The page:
Machine downtime monitoring systems – rapid benefits plan

  • Machine data monitoring systems sound scary, expensive, very high tech, and long term.
  • They are actually not any of these.
  • With a proper roadmap you can start seeing benefits rapidly, economically, in just a couple of weeks.
  • You can get return on full investment in just 1 to 3 months, depending on the cost of your machines.

Downtime monitoring systems - a roadmap for rapid benefits

Downtime monitoring systems on Industry 4.0 essentially have two components:
1. Hardware and software that collects data electronically from the machine, and stores it in a database (picture 1).
2. Software that analyzes the data, reports it or generates alerts (picture 2). The machine data monitoring system also provides the data to other software.

Oee Manufacturing Company in Bangalore
digitalization roadmap - talking to other applications in the firm

Picture 2: Software that uses data collected from the machine

Step 1: Install the machine data monitoring system. Use it to improve OEE, reduce consumables and energy usage, improve quality, reduce machine breakdowns, and improve operator efficiency. Once this is done, you can then start using the data for various Industry 4.0 applications.

Step2: Provide the data from the machine data monitoring system to other software in your organization – ERP, scheduling, MES, logistics, etc.

The implementation is ideally done in multiple phases. As you get each phase going, you learn from your mistakes and fine tune the system so that the organization is ready for the next phase. Luckily, machine data monitoring is easy to implement in phases.

Here is a roadmap that you can use as a starting point. The time frames may vary from firm to firm, and you can decide on yours based on what you want to achieve, your size and working culture. Typically, downtime due to work ethics issues is 10 to 15% in most shop floors. Step 1 can reduce this to almost zero in just 2 weeks. If downtime in you shop floor due to work ethics is 10%, this means you get a capacity increase of 10 % in just 2 weeks.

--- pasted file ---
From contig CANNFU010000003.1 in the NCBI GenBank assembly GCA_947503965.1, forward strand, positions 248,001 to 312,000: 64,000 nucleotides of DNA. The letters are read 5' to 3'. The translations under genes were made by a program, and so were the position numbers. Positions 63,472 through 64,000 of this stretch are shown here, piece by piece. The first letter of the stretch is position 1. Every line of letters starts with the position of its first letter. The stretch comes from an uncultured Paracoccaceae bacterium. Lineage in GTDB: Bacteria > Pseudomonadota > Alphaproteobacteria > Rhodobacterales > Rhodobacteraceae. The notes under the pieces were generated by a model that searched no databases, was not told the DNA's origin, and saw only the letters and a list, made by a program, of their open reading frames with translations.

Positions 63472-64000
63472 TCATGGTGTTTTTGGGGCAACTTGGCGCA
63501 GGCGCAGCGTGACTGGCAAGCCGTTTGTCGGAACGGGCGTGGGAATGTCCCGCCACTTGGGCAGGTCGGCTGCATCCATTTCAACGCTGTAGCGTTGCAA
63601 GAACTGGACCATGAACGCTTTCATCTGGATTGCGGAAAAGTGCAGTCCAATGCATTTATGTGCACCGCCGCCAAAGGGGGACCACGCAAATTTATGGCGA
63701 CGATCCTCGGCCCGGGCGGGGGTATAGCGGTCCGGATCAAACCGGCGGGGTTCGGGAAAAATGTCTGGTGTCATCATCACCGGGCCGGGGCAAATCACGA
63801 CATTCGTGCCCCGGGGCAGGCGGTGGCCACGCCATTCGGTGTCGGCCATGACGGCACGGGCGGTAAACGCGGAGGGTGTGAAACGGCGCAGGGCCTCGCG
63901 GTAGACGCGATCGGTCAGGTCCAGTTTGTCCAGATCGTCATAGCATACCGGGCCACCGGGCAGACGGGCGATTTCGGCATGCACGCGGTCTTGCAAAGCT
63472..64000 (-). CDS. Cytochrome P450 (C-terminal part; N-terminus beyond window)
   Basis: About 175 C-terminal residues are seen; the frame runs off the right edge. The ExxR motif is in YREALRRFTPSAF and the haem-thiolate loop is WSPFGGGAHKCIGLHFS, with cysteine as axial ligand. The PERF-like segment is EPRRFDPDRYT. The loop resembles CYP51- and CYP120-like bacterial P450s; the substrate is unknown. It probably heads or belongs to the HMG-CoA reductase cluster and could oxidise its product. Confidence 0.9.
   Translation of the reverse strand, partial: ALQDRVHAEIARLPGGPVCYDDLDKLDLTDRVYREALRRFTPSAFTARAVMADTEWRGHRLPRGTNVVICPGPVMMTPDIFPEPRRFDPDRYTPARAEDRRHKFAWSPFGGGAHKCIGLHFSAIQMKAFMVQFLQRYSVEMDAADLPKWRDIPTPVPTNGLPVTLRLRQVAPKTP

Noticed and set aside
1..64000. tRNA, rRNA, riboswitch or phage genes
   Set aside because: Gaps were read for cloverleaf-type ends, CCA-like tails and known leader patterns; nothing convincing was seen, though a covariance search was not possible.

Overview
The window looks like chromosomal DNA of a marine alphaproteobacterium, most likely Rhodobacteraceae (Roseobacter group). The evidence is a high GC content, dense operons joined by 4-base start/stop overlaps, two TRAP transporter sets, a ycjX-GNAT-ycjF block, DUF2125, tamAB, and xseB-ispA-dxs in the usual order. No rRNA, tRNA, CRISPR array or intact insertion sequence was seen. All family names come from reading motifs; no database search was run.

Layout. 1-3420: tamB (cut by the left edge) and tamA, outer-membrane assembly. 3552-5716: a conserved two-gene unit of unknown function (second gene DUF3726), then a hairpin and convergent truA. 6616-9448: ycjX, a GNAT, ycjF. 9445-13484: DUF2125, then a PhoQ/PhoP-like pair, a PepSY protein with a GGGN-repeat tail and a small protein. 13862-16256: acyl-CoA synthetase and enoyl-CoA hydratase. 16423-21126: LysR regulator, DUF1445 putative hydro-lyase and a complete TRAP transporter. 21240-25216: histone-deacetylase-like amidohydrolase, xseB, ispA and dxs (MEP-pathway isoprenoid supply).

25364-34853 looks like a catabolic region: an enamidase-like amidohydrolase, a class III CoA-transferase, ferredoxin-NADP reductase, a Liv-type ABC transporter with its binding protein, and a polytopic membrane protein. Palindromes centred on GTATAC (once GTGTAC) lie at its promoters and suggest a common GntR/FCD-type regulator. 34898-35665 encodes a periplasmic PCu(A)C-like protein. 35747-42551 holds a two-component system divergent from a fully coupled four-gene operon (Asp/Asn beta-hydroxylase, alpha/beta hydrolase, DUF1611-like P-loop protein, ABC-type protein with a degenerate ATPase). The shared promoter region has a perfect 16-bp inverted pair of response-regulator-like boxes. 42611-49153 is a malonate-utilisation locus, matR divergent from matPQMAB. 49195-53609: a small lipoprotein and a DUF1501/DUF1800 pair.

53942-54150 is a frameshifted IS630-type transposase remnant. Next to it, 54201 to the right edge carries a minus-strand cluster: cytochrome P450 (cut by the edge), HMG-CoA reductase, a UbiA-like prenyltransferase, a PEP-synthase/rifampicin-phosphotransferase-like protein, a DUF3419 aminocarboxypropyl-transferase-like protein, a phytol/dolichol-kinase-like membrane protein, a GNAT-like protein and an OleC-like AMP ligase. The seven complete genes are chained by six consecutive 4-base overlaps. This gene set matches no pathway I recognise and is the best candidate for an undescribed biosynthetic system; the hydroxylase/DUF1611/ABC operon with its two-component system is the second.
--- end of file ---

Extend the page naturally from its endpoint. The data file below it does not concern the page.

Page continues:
So how do I take off with my machine downtime monitoring system ?

Steps 1, 2 and 3: Install a machine downtime monitoring system that can provide data to other software. Implement the low hanging fruit in Phase 2 and 3 – production and productivity monitoring and improvement.

Step 4: Improve the functioning of your existing ERP or other software by getting them to interact with the database of the machine monitoring system. E.g., the machine data monitoring system gives the ERP software accurate and real-time data on production quantity, machine status, downtimes, rejections, consumables usage, etc. The ERP software in turn gives the machine data monitoring system information on work orders, schedules, part and operation details, personnel, etc.

Depending on what your end aim is, you can stop at any of the phases in the roadmap, or even jump phases or mix them up.

Leanworx does Steps 1, 2 and 3. It is designed for SMEs, and is plug and play. Which means it is very economical, and you can get going along the path on your digitalization roadmap in a matter of hours instead of weeks or months. For your Step 4, Leanworx has features that enable you to easily connect the software (ERP, scheduling, logistics, etc.) to the Leanworx database for 2-way communication.


Breakfast garnished with some quirky humour

When I feel like a big carnivorous breakfast of bacon, eggs, sausages, etc., one of my favourite places in Bangalore is Church Street Social. Portions are big (important for a gourmand like me), there’s humour in the décor and the menu, and it’s a fun place. Your napkin is a roll of toilet paper; some of the seats are old wooden seats from some demolished movie theatre; you can buy merchandise with their brand at a counter labelled Maal.

Industry 4.0 implementation roadmap - component 3

My plates, before and after

The menu has its bit of humour too – note the ‘Hungover breakfast’, with a discount for ‘those who were here last night’ (and presumably got drunk there).


Occasionally (when the craving for this kind of food hits me), I land up there late-ish on Sunday morning. After a heavy breakfast I waddle out of the place, my paunch leading the way, and head out to whatever the rest of the Sunday has in store for me.

By the way, here’s the difference between Gourmet and Gourmand (both words of French origin).
Gourmet: a person of refined taste and passion, who enjoys eating high-quality food.
Gourmand: a person who enjoys eating a large quantity of food (like your truly).

Free Webinar : Is Industry 4.0 Worth It for Machine Shops? 29 June 2024, 2pm to 3pm, Saturday.

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